By Stephanie LevitzOttawa Bureau
Tue., July 13, 2021timer3 min. read
updateArticle was updated 10 hrs ago
OTTAWA—Further changes are expected to travel restrictions to Canada as the latest iteration of the Canada-U. S. border closure deal is set to expire next week.
But two sources told the Star that in the short term, they are expected to be just minor tweaks, and it remains unclear when Canada will throw open its doors to fully vaccinated tourists or business travellers.
It’s been just over a week since Canada relaxed quarantine rules for fully vaccinated Canadians, permanent residents and others who are currently eligible to enter Canada under the terms of travel restrictions that have been in place since the COVID-19 pandemic began in the spring of 2020.
They no longer have to quarantine for 14 days upon arrival, but merely require a test before they leave for Canada and one when they get here, provided their vaccines have been approved for use in Canada.
But the new regime has come with some quirks.
For example, children who are too young to be vaccinated still have to quarantine for 14 days, even if their parents don’t. Those who are partially vaccinated are also still required to quarantine for 14 days, including a mandatory three-day hotel stay, if they arrive by air.
The federal government’s expert panel on COVID-19 testing had recommended ending that hotel program outright, and adjusting quarantine requirements down on the basis of someone’s vaccination status.
Data on how many people decided to travel abroad given the new rules isn’t yet available, nor how many still tested positive upon arrival, as even the fully vaccinated must still take tests.
But, Canada Border Services Agency said prior to July 5 — the day the new measures kicked in — there were on average 20,000 downloads a day of the ArriveCan app people must use to enter their COVID-19 related information. After July 5, that average rose to 73,000.
How to track vaccination status has been one of the sticking points around border measures, both for Canadians seeking to travel and who didn’t receive vaccines approved in their destination countries, and for those abroad who wish to come to Canada whose vaccines aren’t recognized here.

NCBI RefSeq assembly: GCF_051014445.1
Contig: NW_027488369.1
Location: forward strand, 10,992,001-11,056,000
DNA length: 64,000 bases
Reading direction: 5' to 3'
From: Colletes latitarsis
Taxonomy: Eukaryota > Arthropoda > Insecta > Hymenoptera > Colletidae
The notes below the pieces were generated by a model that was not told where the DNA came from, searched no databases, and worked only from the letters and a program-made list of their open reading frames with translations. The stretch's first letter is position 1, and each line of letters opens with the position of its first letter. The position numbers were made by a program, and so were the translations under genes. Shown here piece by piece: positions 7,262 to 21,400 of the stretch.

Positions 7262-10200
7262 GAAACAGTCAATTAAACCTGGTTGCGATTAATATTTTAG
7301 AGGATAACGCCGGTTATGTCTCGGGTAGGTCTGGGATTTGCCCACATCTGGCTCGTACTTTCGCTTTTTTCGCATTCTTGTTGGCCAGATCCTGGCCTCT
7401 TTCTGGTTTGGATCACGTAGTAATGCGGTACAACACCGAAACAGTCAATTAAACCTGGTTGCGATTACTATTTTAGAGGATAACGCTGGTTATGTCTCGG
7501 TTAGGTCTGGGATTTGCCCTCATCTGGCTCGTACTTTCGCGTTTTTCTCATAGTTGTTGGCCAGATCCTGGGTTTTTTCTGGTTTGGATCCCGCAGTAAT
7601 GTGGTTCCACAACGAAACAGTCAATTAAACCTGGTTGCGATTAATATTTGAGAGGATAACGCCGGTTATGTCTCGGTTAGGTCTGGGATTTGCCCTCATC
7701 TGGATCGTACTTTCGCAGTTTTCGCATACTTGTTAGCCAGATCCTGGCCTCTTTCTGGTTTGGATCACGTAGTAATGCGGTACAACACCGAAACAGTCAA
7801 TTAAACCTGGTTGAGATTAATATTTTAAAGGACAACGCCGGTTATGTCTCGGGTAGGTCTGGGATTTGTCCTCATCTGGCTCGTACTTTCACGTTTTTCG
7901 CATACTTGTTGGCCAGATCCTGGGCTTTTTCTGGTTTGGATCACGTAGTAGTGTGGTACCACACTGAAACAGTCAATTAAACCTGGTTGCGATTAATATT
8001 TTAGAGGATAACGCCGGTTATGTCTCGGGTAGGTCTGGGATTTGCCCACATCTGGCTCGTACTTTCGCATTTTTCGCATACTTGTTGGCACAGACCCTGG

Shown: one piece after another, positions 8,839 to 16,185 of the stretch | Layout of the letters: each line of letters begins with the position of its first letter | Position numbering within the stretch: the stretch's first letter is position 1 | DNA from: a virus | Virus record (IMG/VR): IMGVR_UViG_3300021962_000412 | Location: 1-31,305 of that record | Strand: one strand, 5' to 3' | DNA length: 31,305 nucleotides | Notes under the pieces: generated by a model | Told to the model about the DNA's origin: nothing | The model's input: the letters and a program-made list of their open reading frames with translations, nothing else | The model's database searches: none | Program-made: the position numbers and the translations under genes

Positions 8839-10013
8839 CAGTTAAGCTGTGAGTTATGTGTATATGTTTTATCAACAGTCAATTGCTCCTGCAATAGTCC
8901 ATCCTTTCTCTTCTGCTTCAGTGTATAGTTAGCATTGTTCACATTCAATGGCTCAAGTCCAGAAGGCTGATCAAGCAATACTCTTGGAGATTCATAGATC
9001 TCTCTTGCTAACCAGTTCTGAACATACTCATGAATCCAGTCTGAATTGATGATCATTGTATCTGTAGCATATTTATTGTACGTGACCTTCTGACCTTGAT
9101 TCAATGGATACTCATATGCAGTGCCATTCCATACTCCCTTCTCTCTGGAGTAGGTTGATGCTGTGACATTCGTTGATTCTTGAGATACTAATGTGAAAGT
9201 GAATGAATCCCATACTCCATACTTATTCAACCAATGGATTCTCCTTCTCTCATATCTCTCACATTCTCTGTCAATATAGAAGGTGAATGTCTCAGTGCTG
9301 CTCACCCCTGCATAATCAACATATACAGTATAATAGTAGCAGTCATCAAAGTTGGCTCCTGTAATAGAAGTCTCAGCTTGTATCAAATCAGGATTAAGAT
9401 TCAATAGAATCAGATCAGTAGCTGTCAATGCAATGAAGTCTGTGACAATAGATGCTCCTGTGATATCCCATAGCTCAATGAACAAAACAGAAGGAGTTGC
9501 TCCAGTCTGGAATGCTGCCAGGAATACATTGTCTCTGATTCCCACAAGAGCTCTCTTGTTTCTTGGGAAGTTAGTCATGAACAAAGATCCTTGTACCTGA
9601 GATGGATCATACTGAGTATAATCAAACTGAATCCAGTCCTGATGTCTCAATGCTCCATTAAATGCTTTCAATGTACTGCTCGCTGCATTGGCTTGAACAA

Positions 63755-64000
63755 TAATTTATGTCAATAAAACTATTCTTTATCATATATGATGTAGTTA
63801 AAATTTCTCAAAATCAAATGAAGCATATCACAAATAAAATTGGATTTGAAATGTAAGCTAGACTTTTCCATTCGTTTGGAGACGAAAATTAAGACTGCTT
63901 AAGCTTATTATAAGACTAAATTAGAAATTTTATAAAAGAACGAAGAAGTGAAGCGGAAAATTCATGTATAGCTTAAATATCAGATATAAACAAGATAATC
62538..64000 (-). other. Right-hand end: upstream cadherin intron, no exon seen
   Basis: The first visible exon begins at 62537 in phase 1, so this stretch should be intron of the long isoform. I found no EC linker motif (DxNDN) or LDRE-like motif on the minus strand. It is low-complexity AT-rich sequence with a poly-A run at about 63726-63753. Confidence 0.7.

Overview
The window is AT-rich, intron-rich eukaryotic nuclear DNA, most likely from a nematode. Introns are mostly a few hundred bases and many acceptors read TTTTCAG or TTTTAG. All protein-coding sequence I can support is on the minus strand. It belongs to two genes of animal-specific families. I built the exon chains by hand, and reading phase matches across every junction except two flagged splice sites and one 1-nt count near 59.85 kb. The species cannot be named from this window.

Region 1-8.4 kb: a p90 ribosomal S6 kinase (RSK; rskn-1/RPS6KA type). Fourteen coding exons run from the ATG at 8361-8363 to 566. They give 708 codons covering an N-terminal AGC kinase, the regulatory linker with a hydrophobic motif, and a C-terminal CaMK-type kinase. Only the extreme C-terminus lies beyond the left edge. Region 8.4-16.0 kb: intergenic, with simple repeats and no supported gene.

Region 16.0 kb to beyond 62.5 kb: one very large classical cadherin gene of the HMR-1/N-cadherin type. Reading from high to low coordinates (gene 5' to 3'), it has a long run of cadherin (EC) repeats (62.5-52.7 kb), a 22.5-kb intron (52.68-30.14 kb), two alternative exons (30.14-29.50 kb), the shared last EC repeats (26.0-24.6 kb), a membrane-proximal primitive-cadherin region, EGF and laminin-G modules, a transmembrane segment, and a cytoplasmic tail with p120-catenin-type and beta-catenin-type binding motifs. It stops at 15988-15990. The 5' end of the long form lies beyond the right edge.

Prime Minister Justin Trudeau said Tuesday that work toward an internationally accepted standard on vaccination continues.
“We’re looking at what the (World Health Organization) is certifying in terms of vaccines, we’re looking at what other countries are doing around the range of vaccines,” he said in Nova Scotia.
“Our goal is to make sure that as many people as possible are protected as best as possible. “
While Canada is at work with other countries towards a harmonized international approach to vaccine certification, Trudeau suggested a pan-Canadian one is off the table.
“That’s something that the provinces themselves will establish as what is right for them.”
Canada and the U.S. have been renewing the deal that keeps the land border closed to non-essential travel on a monthly basis, with the current one set to expire on July 21.
While case counts in Canada continue to decline, the U.S. has seen an increase in recent weeks especially in regions where vaccine rates are low.
What that could mean for Canada-U. S. travel will be on the agenda during Trudeau’s weekly meeting with the premiers, as the Liberals have said they want the provinces on side before easing any other restrictions.
He had signalled last week that the next step would be how to handle international travellers and a decision would be made within weeks.
With files from The Canadian Press
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